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depression(de-presh'on) [L. depressio, a pressing down]
Depressive disorders are common: about 20% of women and about 10% of men may suffer from major depression at some point during their lives. Worldwide, depression is considered to be the fourth most serious illness as far as the overall burden it imposes on people's health. Depressed patients have more medical illnesses and a higher risk of self-injury and suicide than patients without mood disorders.
Characteristic symptoms of the depressive disorders include persistent sadness, hopelessness, or tearfulness; loss of energy or persistent fatigue; persistent feelings of guilt or self-criticism; a sense of worthlessness; irritability; inability to concentrate; decreased interest in daily activities; changes in appetite or body weight; insomnia or excessive sleep; and recurrent thoughts of death or suicide. These symptoms cause pervasive deficits in social functioning.
Psychotherapies, behavioral therapies, electroconvulsive therapy (ECT, shock therapy), and psychoactive drugs are effective in the treatment of depressive disorders.
CAUTION!Depressed people who express suicidal thoughts should not be left alone, esp. if hospitalized.
The patient is assessed for feelings of worthlessness or self-reproach, inappropriate guilt, concern with death, and attempts at self-injury. Level of activity and socialization are evaluated. Adequate nutrition and fluids are provided. Dietary interventions and increased physical activity are recommended to manage drug-induced constipation; assistance with grooming and other activities of daily living may be required. A structured routine, including noncompetitive activities, is provided to build the patient's self-confidence and to encourage interaction. Health care professionals should express warmth and interest in the patient and be optimistic while guarding against excessive cheerfulness. Support is gradually reduced as the patient demonstrates an increasing ability to resume self-care. Drug therapies are administered and evaluated: these may include tricyclic antidepressants (TCAs), selective serotonin reuptake inhibitors (SSRIs), selective norepinephrine and serotonin reuptake inhibitors, dopamine-norepinephrine reuptake inhibitors, and norepinephrine-serotonin modulators. Monamine oxidase (MAO) inhibitors also may be used, but these have a high risk for toxicity unless necessary dietary restrictions are strictly followed. These drugs may be used alone or in combination with specific psychotherapeutic approaches such as cognitive behavioral therapy (CBT) or brief psychosocial counseling. CBT helps patients understand how their thoughts can become distorted and contribute to depression and anxiety and helps them learn coping behaviors that reduce feelings of anxiety, distress, and helplessness caused by distorted thinking.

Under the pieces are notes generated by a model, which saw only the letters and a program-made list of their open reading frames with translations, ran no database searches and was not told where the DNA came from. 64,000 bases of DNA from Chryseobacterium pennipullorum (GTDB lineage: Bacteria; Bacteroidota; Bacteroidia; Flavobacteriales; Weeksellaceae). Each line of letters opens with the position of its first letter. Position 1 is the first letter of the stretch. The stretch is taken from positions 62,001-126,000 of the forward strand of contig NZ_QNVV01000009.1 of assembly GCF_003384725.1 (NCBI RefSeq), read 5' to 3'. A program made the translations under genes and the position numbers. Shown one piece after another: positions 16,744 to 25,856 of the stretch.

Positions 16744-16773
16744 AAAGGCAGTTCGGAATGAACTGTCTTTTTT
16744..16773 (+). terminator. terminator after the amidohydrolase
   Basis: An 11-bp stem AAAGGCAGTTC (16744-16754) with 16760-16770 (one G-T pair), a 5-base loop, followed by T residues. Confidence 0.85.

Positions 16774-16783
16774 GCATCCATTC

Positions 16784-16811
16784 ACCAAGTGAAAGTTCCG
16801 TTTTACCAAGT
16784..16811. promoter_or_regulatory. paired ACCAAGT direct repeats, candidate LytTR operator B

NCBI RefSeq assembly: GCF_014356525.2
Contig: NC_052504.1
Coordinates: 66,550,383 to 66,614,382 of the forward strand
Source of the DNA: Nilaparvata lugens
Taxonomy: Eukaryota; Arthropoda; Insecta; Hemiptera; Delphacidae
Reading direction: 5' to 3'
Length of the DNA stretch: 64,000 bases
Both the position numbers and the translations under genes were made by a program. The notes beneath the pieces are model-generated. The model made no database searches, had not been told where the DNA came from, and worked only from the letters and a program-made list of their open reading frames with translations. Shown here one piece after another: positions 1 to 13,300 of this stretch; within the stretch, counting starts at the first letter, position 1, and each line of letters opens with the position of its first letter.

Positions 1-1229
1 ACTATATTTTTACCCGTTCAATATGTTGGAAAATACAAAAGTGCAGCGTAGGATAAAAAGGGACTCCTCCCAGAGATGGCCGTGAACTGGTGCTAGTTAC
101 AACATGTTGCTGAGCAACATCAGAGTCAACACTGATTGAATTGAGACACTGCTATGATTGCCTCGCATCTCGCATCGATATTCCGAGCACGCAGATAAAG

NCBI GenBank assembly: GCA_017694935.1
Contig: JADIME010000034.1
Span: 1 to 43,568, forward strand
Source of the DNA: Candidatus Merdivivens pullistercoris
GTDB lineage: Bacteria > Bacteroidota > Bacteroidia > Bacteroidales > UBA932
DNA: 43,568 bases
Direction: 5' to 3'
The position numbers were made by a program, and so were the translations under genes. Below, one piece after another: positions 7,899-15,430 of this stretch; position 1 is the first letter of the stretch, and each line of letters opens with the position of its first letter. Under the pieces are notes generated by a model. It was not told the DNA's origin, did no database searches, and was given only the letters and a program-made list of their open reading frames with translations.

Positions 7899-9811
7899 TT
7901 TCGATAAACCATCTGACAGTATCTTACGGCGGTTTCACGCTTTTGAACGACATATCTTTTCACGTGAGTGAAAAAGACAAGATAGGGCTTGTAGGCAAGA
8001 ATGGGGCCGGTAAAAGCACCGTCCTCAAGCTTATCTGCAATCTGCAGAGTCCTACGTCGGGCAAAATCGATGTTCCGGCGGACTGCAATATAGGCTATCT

If ECT is required (usually for patients who haven’t responded well to drug therapy or for whom drugs pose a risk), the patient is informed that a series of treatments may be needed. Before each ECT session, the prescribed sedative is administered, and a nasal or oral airway inserted. Vital signs are monitored, and support is offered by talking calmly or by gentle touch. After ECT, mental status and response to therapy are evaluated. The patient may be drowsy and experience transient amnesia but should become alert and oriented within 30 min. The period of disorientation lengthens after subsequent treatments. Synonym: unipolar depression
atypical depressionAbbreviation: AD
bipolar depressionSee: bipolar disorder
hidden depressionMasked depression.
In children and adolescents, the mood may be irritable rather than sad. Establishing the diagnosis requires the presence of at least four of the following: (1) changes in appetite, weight, sleep, and psychomotor activity; (2) decreased energy; (3) feelings of worthlessness or guilt; (4) difficulty in thinking, concentrating, or making decisions; or (5) recurrent thoughts of death or plans for or attempts to commit suicide.The symptoms must persist for most of the day, nearly every day, for at least 2 consecutive weeks. The episode must be accompanied by clinically significant distress or impairment in social, occupational, or other important areas of functioning. Also, the disorder must not be due to bereavement, drugs, alcohol, or the direct effects of a disease such as hypothyroidism.
postnatal depressionPostpartum depression.
postpartum depressionAbbreviation: PPD
Affected mothers typically report insomnia or hypersomnia, psychomotor agitation or retardation, changes in appetite, tearfulness, despondency, feelings of hopelessness, worthlessness or guilt, decreased concentration, suicidal ideation, inadequacy, inability to cope with infant care needs, mood swings, irritability, fatigue, and loss of normal interests or pleasure.
Two screening tools are available for PPD in English-speaking patients: the Edinburgh Postnatal Depression Scale (EPDS) and the Postpartum Depression Screening Scale (PDSS), both of which appear to be more sensitive in screening PPD than the more general Beck Depression Inventory.
Drugs (e.g., tricyclic antidepressants and serotonin reuptake inhibitors), counseling, or electroconvulsive therapy are all effective therapies. PPD support groups are generally helpful to women. Online support networks include Postpartum Support International (www.postpartum.net) and Depression After Delivery (www.charityadvantage.com/depression afterdelivery/Home.asp). Carefully designed studies have shown that nursing care aids in the diagnosis, prevention, and treatment of this disorder.